How To Change Your Truck’s Differential Fluid

Difficulty: Medium
Cost: Less than $50
Time Required: 1 – 2 hours
Special Items Needed: 1/2″ Socket, 3/8″ drive, RTV silicone, diff gasket, gear lube
It’s a good idea to drain and fill your differentials every 15k-20k miles. This does a couple of things. First, it lets you take a look at your gears to make sure everything is good, and it gets contaminants (and water) out of your diffs.

Note: If you have a limited slip system on your axle, you must add an additive. Check out your manual for specifics.

Differentials are a little different depending on the type of axle. My 95YJ has a Dana 30 axle on the front and Dana 35 on the rear.

There are a couple of ways to change your diff fluid. Most oil change places will pump the old lube out and replace it with new. You can do the same with a hand-style pump that you can get at AutoZone, etc for about $10.

However, this may not take all the contaminants out of the very bottom, or water, since oil will float on top. This also doesn’t give you an opportunity to check your gears for bad wear.

Therefore, taking the diff covers off, draining the fluid, replacing the cover, and refilling is recommended. This also gives you a chance to paint over any trail damage to the diff covers.

I started out on the front diff. There is a bolt in the cover that can be removed with a 3/8″ socket drive. It’s easier to do this before you take the cover off, so you can get some muscle to it, in case it is tight.

To remove the bolts around the edge of the diff cover, you use a 1/2″ socket. Make sure to have an oil drain pan under the diff as you take the cover off to keep from spilling the fluid onto the ground.

After removing the diff cover and draining the oil, make sure to get all the small pieces of metal and oil out of the very bottom of the diff. Clean off the areas where the cover and diff come together. I used some sandpaper and a razor blade. I also took the diff cover and put a nice coat of black rust preventative paint on the cover to cover up some prior injuries.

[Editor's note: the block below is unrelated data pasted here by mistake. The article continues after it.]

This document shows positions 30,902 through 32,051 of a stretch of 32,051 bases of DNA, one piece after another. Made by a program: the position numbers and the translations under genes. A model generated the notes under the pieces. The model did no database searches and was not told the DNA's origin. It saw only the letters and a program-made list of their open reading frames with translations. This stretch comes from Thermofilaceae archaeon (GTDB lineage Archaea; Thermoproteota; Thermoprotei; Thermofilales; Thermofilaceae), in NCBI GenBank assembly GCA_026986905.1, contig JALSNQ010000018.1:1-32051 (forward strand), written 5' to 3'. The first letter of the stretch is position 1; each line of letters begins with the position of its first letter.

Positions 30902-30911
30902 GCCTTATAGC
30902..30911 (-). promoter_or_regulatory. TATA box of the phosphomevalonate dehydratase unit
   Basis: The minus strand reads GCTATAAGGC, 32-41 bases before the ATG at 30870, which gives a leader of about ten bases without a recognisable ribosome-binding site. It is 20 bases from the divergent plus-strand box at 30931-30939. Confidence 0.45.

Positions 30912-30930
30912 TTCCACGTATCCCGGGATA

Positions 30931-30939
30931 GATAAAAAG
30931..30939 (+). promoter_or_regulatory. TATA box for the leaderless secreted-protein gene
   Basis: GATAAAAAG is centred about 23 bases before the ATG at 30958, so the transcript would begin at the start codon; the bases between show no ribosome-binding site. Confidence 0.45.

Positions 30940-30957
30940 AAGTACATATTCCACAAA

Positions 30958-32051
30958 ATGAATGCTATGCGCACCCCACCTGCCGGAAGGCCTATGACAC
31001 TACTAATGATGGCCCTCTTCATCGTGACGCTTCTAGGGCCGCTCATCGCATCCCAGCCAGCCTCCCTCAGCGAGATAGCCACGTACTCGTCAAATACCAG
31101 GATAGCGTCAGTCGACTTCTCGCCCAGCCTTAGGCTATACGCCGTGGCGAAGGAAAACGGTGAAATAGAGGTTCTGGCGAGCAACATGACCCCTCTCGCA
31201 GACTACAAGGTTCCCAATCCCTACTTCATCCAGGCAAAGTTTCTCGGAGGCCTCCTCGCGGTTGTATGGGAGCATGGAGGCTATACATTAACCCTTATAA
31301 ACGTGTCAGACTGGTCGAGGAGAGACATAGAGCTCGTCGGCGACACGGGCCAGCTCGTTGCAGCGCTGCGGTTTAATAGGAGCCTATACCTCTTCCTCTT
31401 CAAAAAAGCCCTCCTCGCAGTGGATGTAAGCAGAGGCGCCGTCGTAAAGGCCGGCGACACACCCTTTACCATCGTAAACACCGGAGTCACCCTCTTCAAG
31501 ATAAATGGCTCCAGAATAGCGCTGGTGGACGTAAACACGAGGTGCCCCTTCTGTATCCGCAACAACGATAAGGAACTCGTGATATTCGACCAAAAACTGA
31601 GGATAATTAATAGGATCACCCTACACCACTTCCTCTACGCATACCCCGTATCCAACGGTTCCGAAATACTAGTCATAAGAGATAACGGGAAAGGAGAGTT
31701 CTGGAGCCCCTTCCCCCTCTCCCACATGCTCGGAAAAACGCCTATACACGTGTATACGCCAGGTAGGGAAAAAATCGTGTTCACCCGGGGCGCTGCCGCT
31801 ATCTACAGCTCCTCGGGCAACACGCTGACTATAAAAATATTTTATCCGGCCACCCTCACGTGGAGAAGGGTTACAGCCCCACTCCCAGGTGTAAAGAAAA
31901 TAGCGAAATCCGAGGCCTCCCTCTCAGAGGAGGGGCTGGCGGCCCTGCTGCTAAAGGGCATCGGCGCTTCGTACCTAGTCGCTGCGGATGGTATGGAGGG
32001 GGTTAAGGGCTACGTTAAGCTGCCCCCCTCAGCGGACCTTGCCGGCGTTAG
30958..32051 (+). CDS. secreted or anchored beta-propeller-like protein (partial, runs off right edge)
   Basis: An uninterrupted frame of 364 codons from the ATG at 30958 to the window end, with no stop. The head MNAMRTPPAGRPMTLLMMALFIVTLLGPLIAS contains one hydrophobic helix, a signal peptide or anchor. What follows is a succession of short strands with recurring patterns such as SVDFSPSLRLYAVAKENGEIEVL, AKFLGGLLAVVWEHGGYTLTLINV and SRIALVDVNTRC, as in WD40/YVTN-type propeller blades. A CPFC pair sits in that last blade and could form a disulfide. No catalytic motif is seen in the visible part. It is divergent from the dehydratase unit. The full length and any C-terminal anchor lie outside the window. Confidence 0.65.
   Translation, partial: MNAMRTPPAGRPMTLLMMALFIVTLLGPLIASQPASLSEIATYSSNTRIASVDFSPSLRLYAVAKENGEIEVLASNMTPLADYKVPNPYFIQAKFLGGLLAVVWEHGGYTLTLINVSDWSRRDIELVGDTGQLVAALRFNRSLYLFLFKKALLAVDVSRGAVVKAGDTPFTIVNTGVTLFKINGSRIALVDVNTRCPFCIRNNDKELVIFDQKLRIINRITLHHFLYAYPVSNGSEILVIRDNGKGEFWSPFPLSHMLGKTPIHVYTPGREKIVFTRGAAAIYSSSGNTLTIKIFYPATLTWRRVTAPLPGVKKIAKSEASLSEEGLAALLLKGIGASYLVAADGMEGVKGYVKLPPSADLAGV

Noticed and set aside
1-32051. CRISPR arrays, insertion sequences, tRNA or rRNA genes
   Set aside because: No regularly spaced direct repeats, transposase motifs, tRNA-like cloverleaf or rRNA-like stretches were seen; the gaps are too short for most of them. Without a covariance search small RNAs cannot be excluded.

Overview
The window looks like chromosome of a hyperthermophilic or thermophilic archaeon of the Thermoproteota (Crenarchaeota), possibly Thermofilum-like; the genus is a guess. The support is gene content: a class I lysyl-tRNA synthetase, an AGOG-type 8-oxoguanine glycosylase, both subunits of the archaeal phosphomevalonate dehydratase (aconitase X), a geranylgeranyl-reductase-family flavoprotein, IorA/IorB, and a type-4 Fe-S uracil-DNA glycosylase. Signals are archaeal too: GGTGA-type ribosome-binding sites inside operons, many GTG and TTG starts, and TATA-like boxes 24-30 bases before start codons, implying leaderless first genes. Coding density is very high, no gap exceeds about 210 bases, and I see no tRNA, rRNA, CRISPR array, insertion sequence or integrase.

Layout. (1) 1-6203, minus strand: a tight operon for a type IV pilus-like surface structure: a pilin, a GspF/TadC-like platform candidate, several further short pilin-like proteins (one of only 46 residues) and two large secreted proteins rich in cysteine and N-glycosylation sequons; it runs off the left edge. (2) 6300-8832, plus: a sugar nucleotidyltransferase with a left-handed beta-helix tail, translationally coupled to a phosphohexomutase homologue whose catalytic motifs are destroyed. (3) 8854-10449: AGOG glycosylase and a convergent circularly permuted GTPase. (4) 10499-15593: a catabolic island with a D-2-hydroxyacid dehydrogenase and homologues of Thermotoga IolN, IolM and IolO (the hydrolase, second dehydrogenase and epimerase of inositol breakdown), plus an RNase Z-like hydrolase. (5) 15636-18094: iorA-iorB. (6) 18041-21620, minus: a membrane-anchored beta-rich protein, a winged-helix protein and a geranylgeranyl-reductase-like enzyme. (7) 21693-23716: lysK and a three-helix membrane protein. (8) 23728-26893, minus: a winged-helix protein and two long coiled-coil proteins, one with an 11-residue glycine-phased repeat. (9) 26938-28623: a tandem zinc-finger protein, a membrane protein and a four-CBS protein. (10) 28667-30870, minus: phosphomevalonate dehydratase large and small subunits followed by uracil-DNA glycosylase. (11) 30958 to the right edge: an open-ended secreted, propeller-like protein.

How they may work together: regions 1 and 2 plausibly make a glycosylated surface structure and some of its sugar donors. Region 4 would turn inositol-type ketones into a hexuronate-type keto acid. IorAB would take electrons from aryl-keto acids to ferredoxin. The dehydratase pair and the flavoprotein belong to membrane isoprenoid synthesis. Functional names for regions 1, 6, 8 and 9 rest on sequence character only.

After cleaning, painting, etc, it’s time to put the cover back on. Some people say to use a gasket, some say just use RTV. I decided to use both. I used RTV Blue and put a thin bead on the side of the gasket against the diff.

I then placed a larger bead on the cover including going around the bolt holes. Place the diff cover on, and tighten down the 1/2″ bolts. 30-35 ft.lbs. should be enough. Give the RTV a few minutes to set up, then refill.

A fill hose can be made by taking a short length of hose, about 2 1/2′ and attaching it to a funnel. (Check out the picture.) Take the hose and stick it in the fill hole, and start filling. The front diff takes a little over 3 pints, the rear takes 2.5 pints.

I used Mobil-1 synthetic 80w90, but the manual calls for 75w90. You can either use the hose or just use the bottles (they squeeze). I did a little of both. Fill the diffs to 1/2″ below the fill hole. On to the rear!

The rear diff was the same, except the fill hole has a rubber plug instead of a bolt. AND, it was harder to fill up. Besides that, they are the same. After filling, etc, wipe the area down really well, and wait for a few minutes to check for any leaks around the seals. Congrats! You’ve just changed your diff fluid and saved yourself some money.

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